In this series of ‘Behind the lyrics’ I’ll be taking a closer look at what makes certain songs have the ability to take us deeper than just enjoying the bop! I’ll be looking at a wide range of country artists, from Billboard toppers to the undiscovered and unsigned. I’ll uncover the story between the lines and highlight where the lyrics are special, unique or generally making me say “I wish I’d written that!”.
This month I’ve chosen a big song, and there is an interesting backstory to this one too.
The awards and list of successes for this song alone tell you it must be something special:
No 1 on Billboard Hot Country Songs where it stayed for 19 weeks
No 1 on the Adult Contemporary & Adult Pop Songs Charts
2020 CMA awarded as single / song of the year
Nominated for Best country song at the 2021 Grammys
2021 BMI Pop Song of the Year (certifying it as a crossover hit)
Another amazing result of the song is that it propelled Laura Veltz (one of the co-writers) to become the first female to reach No 1 on Billboard’s songwriters charts for five consecutive weeks.
This song is the result of a collaboration between some lifelong friends, and was born out of a shared moment of significant changes in each of their separate lives; pregnancy, getting married, and moving house. Now this could be a first, but an estate agent is credited for the title. When the bones of something are good then at its core it's okay. Principally the song is about resilience and the ability to withstand whatever the world throws at you.
Laura Veltz offers a great insight into spotting a stand out song idea; hearing her estate agent talk about houses as if they were people, triggered her songwriter antenna. She says;
“Where you hear humanity being expressed in an idea then there is usually a good concept”.
People and emotions should always remain central to your song idea if you want to truly connect and communicate to your listeners.
Let’s look at the lyrics. The overall structure of the song is very simple, two verses, a long chorus, and a bridge.
Verse 1 has strong alliteration and vowel rhyming (assonance), and in those first opening two lines we are told a lot. Everything was going to plan, then life took us sideways. This is an empowerment song, so it is equally confident; we are alright, we are going to make it through.
The chorus is really big, seven lines, top and tailed with the title, and everything expresses that the relationship is strong like a house. The chorus neatly rounds off with a perfect summary:
“The house don't fall when the bones are good”
Interestingly there are lots of imagery details in the chorus and the bigger more zoomed out life perspective stuff is in the verses. Quite often that is the other way around.
Verse 2 brings in the personal stuff. This is a classic (because it works so well) method. From Verse 1 to 2 we go from generalised to specific. The strong alliteration from Verse 1 isn’t duplicated but we still have the re-assuring vowel rhyming or assonance. I love the really human observation:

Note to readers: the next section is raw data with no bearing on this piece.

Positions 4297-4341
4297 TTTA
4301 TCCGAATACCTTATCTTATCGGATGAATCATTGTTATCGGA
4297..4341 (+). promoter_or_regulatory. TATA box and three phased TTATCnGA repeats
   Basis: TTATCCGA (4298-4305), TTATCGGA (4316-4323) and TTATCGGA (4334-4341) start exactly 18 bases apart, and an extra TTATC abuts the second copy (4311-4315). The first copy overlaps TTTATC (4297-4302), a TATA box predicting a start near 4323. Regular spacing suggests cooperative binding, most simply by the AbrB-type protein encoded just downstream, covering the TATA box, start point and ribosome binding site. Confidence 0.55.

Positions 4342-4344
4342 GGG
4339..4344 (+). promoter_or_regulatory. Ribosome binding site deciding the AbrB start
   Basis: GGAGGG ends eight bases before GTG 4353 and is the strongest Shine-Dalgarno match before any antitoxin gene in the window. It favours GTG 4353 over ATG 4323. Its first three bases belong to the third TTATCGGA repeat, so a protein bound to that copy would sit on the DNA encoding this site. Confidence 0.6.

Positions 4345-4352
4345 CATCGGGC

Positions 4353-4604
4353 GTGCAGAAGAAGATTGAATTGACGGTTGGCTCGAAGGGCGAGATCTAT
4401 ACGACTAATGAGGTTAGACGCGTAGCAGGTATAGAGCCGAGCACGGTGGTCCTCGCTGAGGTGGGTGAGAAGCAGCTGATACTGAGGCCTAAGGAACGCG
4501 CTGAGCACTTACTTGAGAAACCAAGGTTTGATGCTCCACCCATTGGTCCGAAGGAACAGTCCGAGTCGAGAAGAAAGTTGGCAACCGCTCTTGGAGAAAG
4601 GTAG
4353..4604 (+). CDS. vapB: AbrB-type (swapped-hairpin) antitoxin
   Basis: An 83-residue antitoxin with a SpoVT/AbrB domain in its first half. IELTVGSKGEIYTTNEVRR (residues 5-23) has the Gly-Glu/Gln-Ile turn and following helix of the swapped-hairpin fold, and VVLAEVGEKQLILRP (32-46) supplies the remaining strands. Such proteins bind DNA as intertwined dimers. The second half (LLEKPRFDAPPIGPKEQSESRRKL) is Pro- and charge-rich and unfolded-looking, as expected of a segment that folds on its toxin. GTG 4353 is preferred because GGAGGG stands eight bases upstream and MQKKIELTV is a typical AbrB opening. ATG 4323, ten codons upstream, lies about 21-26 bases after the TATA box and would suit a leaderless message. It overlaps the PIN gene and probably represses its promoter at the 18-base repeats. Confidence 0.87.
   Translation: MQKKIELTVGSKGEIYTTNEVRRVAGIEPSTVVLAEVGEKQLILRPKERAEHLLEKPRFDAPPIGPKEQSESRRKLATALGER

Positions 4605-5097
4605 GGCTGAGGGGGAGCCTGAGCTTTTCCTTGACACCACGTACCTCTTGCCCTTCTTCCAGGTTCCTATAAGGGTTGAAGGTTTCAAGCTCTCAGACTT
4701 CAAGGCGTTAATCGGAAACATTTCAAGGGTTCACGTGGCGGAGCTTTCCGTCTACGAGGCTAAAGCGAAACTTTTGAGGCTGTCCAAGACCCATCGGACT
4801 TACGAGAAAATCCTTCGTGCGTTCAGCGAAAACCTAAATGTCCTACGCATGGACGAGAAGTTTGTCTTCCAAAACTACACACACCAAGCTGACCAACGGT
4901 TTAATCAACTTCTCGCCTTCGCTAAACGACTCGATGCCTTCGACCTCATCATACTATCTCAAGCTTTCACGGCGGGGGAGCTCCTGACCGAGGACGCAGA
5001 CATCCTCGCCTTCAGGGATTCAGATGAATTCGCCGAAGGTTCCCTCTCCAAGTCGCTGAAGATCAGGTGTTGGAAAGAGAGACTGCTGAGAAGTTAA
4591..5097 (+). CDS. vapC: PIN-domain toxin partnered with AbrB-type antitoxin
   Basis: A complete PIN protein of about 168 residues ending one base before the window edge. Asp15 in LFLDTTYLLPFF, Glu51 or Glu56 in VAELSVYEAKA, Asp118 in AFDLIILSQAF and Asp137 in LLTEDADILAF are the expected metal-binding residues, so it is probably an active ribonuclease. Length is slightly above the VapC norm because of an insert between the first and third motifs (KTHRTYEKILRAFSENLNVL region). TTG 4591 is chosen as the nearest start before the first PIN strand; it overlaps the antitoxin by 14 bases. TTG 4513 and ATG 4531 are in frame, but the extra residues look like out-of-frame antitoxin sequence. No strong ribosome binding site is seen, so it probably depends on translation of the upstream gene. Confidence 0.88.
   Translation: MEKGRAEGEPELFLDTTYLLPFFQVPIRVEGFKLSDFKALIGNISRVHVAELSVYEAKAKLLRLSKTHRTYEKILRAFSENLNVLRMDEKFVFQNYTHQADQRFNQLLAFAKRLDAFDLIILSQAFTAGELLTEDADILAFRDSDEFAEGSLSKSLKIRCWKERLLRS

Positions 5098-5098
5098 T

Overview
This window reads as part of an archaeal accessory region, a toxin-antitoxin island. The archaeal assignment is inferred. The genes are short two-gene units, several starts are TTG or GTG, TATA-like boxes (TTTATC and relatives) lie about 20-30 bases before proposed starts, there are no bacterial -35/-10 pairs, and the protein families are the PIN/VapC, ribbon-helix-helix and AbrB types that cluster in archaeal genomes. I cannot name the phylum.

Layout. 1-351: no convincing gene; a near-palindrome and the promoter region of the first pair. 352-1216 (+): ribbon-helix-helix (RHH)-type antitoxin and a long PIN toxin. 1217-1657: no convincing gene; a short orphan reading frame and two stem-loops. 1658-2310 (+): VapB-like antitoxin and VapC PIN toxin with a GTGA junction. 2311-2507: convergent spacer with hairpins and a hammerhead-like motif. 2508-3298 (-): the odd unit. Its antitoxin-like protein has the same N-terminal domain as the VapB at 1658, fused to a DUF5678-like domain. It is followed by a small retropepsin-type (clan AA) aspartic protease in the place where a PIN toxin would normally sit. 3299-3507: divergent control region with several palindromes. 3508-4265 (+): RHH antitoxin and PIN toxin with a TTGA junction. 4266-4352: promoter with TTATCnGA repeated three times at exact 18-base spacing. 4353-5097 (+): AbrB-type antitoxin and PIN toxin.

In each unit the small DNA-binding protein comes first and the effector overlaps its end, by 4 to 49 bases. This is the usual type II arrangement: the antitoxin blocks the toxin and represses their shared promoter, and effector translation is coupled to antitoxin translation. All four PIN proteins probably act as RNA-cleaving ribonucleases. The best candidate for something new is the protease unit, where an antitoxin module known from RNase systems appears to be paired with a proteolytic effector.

“Can't even mess it up although we both try”
A quick note for you in case you wonder why I might seem over analytical on the technicalities of the lyric. These methods subconsciously help the listener feel comfortable and familiar with the lyric. It’s worth spending time really crafting the words to achieve this. When this is done badly trust me, you notice and personally it can really put you off some songs. Remember, good songs are not written, they are re-written.
The bridge, although not adding anything new lyrically, works very well as a strong reflection of the chorus, just expressed in a different musical way.
So what have we learnt this month; listen to your estate agent. No, that can’t be it?!
Listen to conversations and expressions people use, and look for the humanity in them. It might just give you the perfect idea for a Billboard No 1.
Until next time.
Written by: Hugh Webber
Hugh has over 20 years experience as a songwriter and creative collaborator. Personally mentored by Kinks frontman Ray Davies, and a year at the London Songwriting Academy. Find out more here.
(c) Jimmy Robbins, Laura Veltz, Maren Morris
We're in the home stretch of the high times
We took a hard left, but we're alright
Yeah, life sure can try to put love through it, but
We built this right, so nothing's ever gonna move it
When the bones are good, the rest don't matter
Yeah, the paint could peel, the glass could shatter
Let it break, 'cause you and I remain the same
When there ain't a crack in the foundation
Baby, I know any storm we're facing will
Blow right over while we stay put
The house don't fall when the bones are good
Call it dumb luck, but, baby, you and I
Can't even mess it up although we both try
No, it don't always go the way we planned it, but the
Wolves came and went and we're still standing
Bones are good, the rest (baby, it don't really matter), the rest don't matter
Paint could peel, the glass (oh, the glass, oh, the glass) could shatter
Bones are good, the rest (ooh), the rest don't matter (ooh-ooh, ooh)
Paint could peel, the glass, the glass could shatter (yeah)